Lately, I’ve been feeling like my writing has been… Well, a little too direct. In spite of how much I might talk about what events have or haven’t managed to take priority over Kim Jong-il’s death or what s/he may have said, there just isn’t as much bullshitting around as there used to be, and saddens me to my very core. As Lethal Weapon taught us, the holidays are no time to be sad. Sure, maybe your wife was killed and you blame yourself. Maybe you had a special hollow-point bullet made just to be sure you took off half of your goddamn head, should you feel overwhelmed to the point of putting a gun in your mouth. Maybe, maybe, maybe. But what’s a definite, clear-cut certainty is that shit is one of life’s catalyzing agents. Want that rhododendron to grow a little bit faster? Smear some shit around the base or something. I may not have the logistics worked out, but the science is sound.
Instead of launching into something where I can find easy parallels between Arnold Schwarzenegger’s commentary of Total Recall or maybe one of those classic family-oriented sitcoms from the early 90′s (The Nanny, Sister-Sister, Step By Step, Family Matters, Fresh Prince of Bel-Air, Full House, etc.), it’s time for us to talk about Batman.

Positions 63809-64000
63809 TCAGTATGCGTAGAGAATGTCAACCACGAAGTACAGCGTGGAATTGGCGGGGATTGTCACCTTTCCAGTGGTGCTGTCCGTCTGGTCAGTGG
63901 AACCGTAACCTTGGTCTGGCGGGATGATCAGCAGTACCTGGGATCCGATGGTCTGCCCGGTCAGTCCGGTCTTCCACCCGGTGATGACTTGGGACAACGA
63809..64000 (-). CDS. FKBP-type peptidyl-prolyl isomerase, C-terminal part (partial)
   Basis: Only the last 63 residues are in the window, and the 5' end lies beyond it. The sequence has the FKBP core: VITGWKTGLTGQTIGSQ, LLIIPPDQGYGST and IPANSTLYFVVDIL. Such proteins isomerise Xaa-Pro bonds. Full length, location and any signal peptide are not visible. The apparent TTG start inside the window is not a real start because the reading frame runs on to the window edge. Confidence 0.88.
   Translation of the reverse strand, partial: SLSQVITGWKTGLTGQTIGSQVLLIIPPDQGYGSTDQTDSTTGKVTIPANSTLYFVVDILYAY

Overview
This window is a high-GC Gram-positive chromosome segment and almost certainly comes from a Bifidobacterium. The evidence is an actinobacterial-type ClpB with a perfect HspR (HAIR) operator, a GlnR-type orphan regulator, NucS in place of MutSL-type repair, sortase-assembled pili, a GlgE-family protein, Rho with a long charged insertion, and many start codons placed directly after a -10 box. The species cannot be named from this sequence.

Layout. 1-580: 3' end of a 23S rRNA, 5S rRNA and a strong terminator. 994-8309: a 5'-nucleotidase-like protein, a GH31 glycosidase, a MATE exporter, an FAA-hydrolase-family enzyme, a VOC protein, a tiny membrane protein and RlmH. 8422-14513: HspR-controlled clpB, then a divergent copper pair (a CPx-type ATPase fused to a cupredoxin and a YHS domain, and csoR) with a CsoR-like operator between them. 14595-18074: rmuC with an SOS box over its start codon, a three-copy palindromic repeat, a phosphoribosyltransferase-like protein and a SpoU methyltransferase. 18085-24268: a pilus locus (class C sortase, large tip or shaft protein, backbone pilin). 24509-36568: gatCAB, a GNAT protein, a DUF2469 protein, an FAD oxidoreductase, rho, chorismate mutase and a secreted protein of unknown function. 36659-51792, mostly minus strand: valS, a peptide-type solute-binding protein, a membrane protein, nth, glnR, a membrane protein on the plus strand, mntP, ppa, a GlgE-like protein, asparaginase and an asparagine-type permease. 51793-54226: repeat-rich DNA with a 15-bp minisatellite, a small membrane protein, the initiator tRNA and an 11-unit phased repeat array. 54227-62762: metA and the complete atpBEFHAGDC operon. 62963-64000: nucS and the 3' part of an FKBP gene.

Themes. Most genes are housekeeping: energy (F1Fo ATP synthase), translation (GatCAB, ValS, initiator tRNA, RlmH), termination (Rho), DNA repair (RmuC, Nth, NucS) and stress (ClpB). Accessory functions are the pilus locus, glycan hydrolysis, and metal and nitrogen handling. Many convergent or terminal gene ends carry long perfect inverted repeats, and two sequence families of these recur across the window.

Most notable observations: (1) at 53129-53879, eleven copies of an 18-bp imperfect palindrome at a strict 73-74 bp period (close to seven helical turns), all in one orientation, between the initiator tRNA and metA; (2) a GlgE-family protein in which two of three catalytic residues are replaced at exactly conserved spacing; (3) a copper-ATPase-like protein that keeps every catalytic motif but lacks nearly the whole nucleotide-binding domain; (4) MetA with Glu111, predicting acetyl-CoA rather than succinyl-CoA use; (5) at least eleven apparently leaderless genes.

After polishing off the last of the baddies in Batman: Arkham City, it felt like as good a time as any to explore the world of classic Batman comics. As a fan of the defunct Three Red Lights podcast, I felt confident that turning things over to Hilarie Goldstein on the recommendation front. Listening to him talk about Lost, Don Cherry, or otherwise stray from whatever Charles Onyett would eventually have on the agenda for years built that trust. Sure, one of the top five titles on his 25 Greatest Batman Graphic Novels piece kind of punched that trust in the dick and clawed at its eyes all Krav Maga-like, but we’re not there yet. This is a story about the good times. It’s a story about the stories pictured below (meta, I know).
Batman: The Killing Joke, Batman: Year One, and Batman: The Long Halloween were kind of like the opening shot of a really powerful gun that managed to shoot through three things at once. Like that one gun from Indiana Jones and the Last Crusade, only it went through stories, pretty art, and Batman mythos while retaining the information held within as opposed to causing a line of three Nazis to instantly go into shock and bleed out in the desert.